Quilt-as-you-go (QAYG) has been around at least since the 1970s, and I have tried it in several forms. Back when I wanted to use high loft batting, I made this quilt in sections and joined them using Georgia Bonesteel’s method. The backing seams were sewn by hand. It worked out fine, but that was a lot of hand stitching.
More recently I read about using thin batting so pieces can be joined with batting in the seam. Unfortunately, this method suggests quilting the front pieces WITHOUT backing, then tacking on a back after assembling the front. That means most of the quilting is hidden from the back; the only thing that shows is the stitching used to attach the back over the actual quilting!
I’ve also seen QAYG done by using batting rather than batiste as a base for string piecing. This means no quilting shows on the front!
The more I read about QAYG methods, the more I didn’t care for any of the options. I decided to re-visit it anyway because students had asked for a QAYG class. I chose the string piecing on batting option, but made the blocks with the backing included so the quilting would show on the back.
I kind of liked the triangles arranged like this on the design wall, but decided to save this option for when I can make the whole thing look 3-D by careful placement of color.
Here is the front of the finished quilt:
After joining the triangles with seams that included front, batting, and back, I covered the seams in back with fabric strips.
The result was awfully bulky. Next time I may just settle for the “new” method that doesn’t show much quilting on the back.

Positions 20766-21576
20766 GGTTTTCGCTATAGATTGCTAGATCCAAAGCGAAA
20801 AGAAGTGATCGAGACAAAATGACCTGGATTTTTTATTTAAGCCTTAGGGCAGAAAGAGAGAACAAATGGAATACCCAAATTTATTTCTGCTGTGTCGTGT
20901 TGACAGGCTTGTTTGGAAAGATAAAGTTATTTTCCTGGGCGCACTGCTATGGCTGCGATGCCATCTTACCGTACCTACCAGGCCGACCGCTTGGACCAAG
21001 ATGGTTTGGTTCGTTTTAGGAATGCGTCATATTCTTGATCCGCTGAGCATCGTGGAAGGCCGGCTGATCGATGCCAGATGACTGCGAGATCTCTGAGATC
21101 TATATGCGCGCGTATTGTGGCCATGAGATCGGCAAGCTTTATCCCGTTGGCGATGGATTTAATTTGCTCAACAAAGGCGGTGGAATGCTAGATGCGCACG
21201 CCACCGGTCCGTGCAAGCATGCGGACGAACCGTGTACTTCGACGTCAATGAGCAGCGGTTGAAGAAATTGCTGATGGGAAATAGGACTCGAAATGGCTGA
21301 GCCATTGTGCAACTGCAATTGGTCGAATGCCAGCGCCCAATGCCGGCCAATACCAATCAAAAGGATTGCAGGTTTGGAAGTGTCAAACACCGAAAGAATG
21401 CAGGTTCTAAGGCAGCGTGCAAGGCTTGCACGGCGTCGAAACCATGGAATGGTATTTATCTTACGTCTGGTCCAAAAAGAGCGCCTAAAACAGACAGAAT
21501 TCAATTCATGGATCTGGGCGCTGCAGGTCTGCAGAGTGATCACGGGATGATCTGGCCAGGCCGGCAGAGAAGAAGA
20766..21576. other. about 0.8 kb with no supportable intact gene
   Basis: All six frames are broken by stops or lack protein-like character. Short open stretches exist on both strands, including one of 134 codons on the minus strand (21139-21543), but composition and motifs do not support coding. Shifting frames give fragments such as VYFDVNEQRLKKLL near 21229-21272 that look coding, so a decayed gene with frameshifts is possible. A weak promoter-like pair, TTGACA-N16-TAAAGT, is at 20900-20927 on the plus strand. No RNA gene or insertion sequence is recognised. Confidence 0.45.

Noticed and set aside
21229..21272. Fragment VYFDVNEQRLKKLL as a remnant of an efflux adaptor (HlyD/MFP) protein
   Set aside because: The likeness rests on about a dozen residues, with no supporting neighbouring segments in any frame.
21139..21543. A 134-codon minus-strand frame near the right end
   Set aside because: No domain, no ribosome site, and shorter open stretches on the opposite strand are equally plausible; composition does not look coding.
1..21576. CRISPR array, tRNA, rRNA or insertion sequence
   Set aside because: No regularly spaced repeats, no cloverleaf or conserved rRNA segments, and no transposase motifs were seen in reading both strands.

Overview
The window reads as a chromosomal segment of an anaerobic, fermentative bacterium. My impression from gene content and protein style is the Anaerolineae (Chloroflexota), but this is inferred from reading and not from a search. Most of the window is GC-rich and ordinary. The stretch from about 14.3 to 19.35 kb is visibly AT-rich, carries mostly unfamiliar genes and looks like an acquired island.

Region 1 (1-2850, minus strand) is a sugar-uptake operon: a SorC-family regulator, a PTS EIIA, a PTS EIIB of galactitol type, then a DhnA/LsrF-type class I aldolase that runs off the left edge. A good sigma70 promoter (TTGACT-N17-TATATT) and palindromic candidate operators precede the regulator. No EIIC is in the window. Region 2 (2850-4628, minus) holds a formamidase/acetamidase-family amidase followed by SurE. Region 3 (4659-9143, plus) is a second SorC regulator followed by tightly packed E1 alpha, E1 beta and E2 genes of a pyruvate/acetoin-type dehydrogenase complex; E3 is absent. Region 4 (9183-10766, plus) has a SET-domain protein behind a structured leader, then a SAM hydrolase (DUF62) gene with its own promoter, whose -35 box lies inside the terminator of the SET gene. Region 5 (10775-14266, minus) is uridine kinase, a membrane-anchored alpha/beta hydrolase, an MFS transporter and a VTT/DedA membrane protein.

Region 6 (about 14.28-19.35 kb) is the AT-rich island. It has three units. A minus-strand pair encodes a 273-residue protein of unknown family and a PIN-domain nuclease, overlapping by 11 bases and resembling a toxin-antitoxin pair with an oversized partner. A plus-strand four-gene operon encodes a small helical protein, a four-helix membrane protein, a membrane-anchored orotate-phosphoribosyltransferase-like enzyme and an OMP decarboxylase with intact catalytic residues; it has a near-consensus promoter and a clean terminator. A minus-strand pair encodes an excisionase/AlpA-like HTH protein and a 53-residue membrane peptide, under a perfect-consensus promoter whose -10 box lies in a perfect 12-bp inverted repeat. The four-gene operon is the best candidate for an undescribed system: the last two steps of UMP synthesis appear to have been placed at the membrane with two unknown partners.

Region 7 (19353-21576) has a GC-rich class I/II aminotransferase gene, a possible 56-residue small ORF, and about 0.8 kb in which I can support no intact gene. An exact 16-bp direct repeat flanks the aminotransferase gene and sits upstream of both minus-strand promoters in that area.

Well, another lesson 😀 The next attempt will be closer to perfection!
I have viewed many tutorial on QAYG, but I have never tried it. I would want to try it one day, but I think I would need a class. The videos alone are not enough for me to feel like this is something I can do. Your quilt turned out beautifully. Lucky students.
All I can say is “Do a very small piece first.” QAYG does not live up to our hope of saving time and effort.
Me, too! (In response to your titled post)
I’ve tried to do these in different ways also, but always end up with either an uber time consuming back to piece consisting of all the quilt-as-you-go blocks’ resultant seam allowances or weirdly ‘bulky’ (as you say) when using the bias tape binding on each and every quilt-as-you-go blocks’ back seam allowances. And if the quilted backs of each quilt-as-you-go block is all covered up – I mean what’s the point? So that was never an option for me.
I guess the real question for us is: “Why do we keep coming back to a technique that truely doesn’t work for us?”
Hope springs eternal, my Mother used to say.
QAYG doesn’t appeal to me because I often don’t decide on my quilting design until I see the finished top. Like you, however, I have gone back and tried and tried a technique that wasn’t working (applique) until I realized it just wasn’t for me. Of course, I didn’t have students to please, either.
And, in fairness, sometimes a technique gets better on second try.
Sometimes… But applique never worked for me! I kept having amnesia about it, and trying again, having forgotten I didn’t really like it. And it was always on blocks for the guild’s raffle quilt! Silly that it took me so long to figure it out!
It seems there are no shortcuts. While it is easier to quilt smaller pieces, I have also found that the joining of QAYG pieces is tedious.The back of your triangle quilt is striking
I think there’s consensus that QAYG is less than we wished for 😐
I’ve tried two methods. The log cabin block where quilting doesn’t show on top and final seams are handswen on back. One good thing. I used up scraps of batting the size of the blocks. Bad thing, as you said–hand stitching took a long time. Plus the added time of cutting the back into squares and the batting. Second try was with tape on top and bottom and butting blocks instead of seaming the batting. Looked okay, but as Marthathequiter said, the joining is tedious. I decided if I were going to wrestle with the bulk of the quilt, I may as well wrestle at the quilting stage.
Same here. I see I’m not the only one.
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